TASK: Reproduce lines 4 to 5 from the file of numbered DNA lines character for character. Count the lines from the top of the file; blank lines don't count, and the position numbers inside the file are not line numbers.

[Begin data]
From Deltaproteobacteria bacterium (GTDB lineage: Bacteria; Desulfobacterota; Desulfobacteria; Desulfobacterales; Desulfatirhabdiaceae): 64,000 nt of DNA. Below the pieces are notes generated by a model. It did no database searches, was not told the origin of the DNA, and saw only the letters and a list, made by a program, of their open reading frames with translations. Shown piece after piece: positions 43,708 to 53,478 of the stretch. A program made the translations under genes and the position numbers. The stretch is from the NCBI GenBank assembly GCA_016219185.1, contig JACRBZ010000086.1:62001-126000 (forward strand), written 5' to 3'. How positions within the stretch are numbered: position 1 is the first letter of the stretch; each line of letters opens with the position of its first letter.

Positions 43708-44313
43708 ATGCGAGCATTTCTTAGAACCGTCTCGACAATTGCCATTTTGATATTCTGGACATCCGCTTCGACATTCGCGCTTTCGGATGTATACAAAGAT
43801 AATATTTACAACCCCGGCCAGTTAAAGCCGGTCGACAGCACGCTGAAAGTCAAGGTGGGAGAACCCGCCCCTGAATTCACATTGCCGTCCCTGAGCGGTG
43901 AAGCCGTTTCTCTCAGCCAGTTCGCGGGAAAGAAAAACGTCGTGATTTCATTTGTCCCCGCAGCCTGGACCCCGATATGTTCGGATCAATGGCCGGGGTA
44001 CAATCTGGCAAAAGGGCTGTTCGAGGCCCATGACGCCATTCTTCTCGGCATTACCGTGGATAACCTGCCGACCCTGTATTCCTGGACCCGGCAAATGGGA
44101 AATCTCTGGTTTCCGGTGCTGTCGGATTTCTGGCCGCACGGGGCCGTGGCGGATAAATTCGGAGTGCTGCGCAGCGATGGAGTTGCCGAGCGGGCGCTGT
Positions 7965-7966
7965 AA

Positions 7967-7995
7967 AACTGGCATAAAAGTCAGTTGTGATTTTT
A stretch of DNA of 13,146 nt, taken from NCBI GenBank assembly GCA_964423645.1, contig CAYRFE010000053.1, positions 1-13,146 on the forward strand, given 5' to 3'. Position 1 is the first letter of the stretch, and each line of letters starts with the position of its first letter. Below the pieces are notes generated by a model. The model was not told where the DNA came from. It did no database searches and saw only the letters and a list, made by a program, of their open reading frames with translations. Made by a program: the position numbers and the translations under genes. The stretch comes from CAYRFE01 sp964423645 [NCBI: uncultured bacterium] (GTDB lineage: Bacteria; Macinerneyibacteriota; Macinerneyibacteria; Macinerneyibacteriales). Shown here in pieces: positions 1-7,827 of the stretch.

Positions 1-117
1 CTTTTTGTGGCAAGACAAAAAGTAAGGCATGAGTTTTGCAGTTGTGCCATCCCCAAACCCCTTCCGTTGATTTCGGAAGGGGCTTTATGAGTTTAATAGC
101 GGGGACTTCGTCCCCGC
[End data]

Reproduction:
43801 AATATTTACAACCCCGGCCAGTTAAAGCCGGTCGACAGCACGCTGAAAGTCAAGGTGGGAGAACCCGCCCCTGAATTCACATTGCCGTCCCTGAGCGGTG
43901 AAGCCGTTTCTCTCAGCCAGTTCGCGGGAAAGAAAAACGTCGTGATTTCATTTGTCCCCGCAGCCTGGACCCCGATATGTTCGGATCAATGGCCGGGGTA